Athletic Superstitions

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Athletic Superstitions

Nathan Dudeck hits the ball while batting at a baseball game.

Nathan Dudeck hits the ball while batting at a baseball game.

Nathan Dudeck hits the ball while batting at a baseball game.

Nathan Dudeck hits the ball while batting at a baseball game.

Samantha Adamski, Contributing Writer

Many student-athletes have superstitions, big and small, helping them play their absolute best at their sport.
When a person has a superstition, they believe that the belief will make them perform better. Athletes of all ages can have superstitions, whether it is a professional athlete or a student-athlete. “I have many superstitions, like eating waffles before every game and not drinking anything during the game,” said Nate Dudeck, a varsity baseball player.

Not all superstitions have to deal with food of some sorts. “I have to have my carabiner, which holds my different types of hair ties, scrunchies, and cheerleading bows on my cheerleading bag all the time,” said Rachael Kocher, a sophomore cheerleader.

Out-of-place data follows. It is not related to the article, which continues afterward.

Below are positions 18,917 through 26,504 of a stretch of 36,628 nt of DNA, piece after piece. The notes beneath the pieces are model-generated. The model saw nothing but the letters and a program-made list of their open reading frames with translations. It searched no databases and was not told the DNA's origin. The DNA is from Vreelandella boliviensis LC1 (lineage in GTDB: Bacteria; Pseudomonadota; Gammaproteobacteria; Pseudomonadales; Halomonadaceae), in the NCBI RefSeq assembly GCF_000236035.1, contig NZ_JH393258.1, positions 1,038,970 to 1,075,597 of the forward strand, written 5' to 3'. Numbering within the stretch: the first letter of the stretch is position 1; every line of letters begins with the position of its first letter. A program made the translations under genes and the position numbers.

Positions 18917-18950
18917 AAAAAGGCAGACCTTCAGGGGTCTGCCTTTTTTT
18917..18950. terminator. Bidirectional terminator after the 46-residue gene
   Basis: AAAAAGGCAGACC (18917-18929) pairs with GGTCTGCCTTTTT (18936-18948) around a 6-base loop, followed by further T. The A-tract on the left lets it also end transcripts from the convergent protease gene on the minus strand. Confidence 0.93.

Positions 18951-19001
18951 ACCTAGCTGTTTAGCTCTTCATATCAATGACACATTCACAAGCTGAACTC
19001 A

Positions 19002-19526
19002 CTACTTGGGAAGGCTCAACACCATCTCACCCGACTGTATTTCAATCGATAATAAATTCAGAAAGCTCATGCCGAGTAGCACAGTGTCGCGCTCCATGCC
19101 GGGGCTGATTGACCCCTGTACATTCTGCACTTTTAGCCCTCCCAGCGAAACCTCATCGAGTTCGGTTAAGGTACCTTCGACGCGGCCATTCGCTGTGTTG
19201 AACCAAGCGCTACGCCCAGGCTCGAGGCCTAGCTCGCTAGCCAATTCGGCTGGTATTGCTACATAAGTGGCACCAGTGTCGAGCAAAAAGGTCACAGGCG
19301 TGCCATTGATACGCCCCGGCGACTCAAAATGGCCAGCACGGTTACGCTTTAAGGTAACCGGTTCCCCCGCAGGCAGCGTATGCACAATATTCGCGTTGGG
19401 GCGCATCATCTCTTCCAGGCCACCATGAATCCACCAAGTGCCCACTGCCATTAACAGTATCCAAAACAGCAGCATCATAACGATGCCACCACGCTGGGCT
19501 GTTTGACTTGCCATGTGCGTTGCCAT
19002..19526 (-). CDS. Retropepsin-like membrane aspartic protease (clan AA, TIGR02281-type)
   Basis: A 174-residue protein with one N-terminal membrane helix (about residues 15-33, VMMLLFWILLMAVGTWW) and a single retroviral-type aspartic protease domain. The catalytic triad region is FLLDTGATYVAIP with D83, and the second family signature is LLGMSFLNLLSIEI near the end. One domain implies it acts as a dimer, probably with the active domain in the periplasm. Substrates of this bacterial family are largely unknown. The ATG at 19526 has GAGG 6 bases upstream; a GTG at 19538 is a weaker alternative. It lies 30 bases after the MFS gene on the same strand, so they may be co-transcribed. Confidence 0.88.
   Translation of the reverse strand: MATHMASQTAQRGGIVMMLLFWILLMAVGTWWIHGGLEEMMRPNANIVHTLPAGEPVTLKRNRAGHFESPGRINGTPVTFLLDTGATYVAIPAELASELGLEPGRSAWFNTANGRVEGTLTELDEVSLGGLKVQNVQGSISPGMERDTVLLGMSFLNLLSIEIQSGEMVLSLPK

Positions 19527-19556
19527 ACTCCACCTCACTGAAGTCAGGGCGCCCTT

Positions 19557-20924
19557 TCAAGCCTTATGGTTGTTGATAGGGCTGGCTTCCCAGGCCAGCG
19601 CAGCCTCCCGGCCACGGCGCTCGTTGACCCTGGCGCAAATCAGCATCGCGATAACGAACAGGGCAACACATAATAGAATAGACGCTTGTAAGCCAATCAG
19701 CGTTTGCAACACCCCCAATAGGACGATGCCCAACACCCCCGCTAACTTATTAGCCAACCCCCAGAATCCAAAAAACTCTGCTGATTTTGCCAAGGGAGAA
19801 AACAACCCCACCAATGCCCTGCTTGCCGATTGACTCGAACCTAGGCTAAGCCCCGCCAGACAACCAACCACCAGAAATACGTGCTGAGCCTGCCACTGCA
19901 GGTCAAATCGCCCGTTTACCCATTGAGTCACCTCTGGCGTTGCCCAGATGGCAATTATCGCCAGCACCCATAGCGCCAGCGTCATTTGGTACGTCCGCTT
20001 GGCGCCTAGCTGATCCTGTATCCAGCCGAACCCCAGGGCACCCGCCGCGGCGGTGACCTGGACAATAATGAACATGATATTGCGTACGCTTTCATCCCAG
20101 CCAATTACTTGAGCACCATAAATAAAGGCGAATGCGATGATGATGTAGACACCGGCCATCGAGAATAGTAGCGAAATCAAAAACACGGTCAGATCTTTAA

Superstitions can start with an incident that made the player keep believing and proceeding with it. “I was starting Little League and I didn’t have a lot of time to eat before my first game. So, I made a waffle quickly. I had a very good game that day and now I eat them before every game,” said Dudeck.

Naturally beginning a new sport, a player can start doing a certain superstition repeatedly without even knowing it.  “I put the tee perfectly straight in the ground with the golf ball perfectly on top of the tee since day one,” said Gabby Gronkowski, a sophomore golfer.

People had said that superstitions are just placebos. Placebo or not, players do believe that they work, and players do believe that they help them play their best. “I feel terribly wrong without it; I need my carabiner to cheer my best game. With my carabiner, the game feels like it is in the palms of my hands,” Kocher said.